Adobo is more a cooking style than a recipe. Pork, chicken, fish, beef, or pretty much any protein you want can be adobo'd. Some cooks swear by coconut milk, others consider it verboten. You can add coriander, cumin, and chiles (smoked or fresh), or just stick to classic bay leaf, as I've done here. Even the inclusion of soy sauce is negotiable. There are few rules with adobo, and fewer agreements about what constitutes it.
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Entries tagged with 'braises'
Lamb shanks braised with dried fruit and a blend of Middle Eastern spices, tagine-style.
[Photograph: Max Falkowitz] When braised and well, chicken becomes meltingly tender, as delicious in its own right as red meat. And while coq au vin is the classic, there are plenty of other braises out there for the chicken. The...
No season is more fitting than fall for juniper berries, an alpine conifer that lends a clean, sweet flavor to compliment red meats and the season's milder vegetables. Its roots lie in Scandinavian cooking, but I've found it perfect for all sorts of cold weather fare. It's the autumnal answer to lemon juice, adding the touch of brightness heavier meals so often require.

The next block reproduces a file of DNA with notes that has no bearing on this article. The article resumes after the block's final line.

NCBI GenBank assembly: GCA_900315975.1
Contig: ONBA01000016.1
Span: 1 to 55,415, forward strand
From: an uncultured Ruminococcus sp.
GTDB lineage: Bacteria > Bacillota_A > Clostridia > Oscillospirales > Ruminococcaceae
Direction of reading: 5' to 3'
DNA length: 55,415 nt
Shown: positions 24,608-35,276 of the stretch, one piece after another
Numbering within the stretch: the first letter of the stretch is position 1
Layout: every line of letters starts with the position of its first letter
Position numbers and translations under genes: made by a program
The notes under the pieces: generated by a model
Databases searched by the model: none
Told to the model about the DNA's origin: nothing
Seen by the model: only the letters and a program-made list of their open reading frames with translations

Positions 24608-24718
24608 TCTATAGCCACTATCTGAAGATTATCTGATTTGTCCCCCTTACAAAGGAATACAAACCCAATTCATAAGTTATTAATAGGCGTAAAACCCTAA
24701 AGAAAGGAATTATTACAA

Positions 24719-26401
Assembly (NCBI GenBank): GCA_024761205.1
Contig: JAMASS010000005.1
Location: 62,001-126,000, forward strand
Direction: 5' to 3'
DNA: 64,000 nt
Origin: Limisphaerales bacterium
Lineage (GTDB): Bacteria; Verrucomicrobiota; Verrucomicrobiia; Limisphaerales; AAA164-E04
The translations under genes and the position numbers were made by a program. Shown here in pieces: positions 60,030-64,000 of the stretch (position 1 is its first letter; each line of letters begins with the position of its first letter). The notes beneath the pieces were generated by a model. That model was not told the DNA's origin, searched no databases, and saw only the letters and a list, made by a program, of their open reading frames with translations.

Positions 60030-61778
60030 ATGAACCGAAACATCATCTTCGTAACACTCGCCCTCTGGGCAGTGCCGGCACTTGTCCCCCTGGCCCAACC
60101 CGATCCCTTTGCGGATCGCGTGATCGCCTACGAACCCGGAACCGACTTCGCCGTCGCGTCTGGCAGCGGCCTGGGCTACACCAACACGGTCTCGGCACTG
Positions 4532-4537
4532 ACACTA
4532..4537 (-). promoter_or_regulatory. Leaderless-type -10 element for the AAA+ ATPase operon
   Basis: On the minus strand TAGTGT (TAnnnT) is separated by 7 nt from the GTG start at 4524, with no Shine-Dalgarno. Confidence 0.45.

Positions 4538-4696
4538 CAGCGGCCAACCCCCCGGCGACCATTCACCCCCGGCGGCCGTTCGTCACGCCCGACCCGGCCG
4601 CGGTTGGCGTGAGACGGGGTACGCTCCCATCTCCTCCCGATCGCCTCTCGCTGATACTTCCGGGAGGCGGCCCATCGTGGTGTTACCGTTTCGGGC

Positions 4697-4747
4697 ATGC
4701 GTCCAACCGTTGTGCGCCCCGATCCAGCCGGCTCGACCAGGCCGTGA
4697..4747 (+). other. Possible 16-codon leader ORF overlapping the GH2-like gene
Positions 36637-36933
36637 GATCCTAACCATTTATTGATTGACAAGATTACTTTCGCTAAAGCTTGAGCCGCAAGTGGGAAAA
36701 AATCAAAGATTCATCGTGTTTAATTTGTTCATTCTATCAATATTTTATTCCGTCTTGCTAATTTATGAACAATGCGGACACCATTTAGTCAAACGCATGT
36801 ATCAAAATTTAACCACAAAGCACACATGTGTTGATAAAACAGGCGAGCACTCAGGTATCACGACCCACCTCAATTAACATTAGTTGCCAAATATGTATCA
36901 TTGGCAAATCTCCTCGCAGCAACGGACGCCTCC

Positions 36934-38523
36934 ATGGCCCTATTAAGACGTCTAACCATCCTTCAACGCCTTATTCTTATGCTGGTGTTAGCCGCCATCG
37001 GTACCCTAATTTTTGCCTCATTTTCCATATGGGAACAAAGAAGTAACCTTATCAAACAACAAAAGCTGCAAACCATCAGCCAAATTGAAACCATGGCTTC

I made these Moroccan-Style Braised Vegetables from In The Green Kitchen by Alice Waters as something of a detox dinner after an intense week of restaurant meals. I was looking for a dish that wouldn't leave me with the food hangover I had been suffering from after all those great albeit meat-heavy meals. The stew is flavored with Moroccan spices that are warming, spicy, and deeply-flavored—and you won't even miss the meat or dairy.
There's nothing like the smell of aromatic vegetables sweating away on the stove. It's a great first step in preparing soups, sauces, stews, and braises and is so easy to do. The technique uses a gentle heat to soften veggies to gently draw out their flavors. Learn how, step by step.
The cheeks are braised for a few hours in red wine and pomegranate juice—a mix of acidic liquids that reduces and melds with the meaty juices to create a sauce that's sharp enough to cut through the fattiness of the cheeks, but still rich enough to taste special.
[Photograph: Caroline Russock] When it's cold outside I rely on my oven more than our old temperamental radiators—a slow braise warms the kitchen like nothing else. Since the Braised Duck with Niçoise Olives and Rosemary I made earlier this week...
"The duck was so ridiculously tender, we could have eaten it with a spoon." [Photograph: Caroline Russock] Duck doesn't make its way into my kitchen too often, and when it does I get nervous. I'll happily order it out but...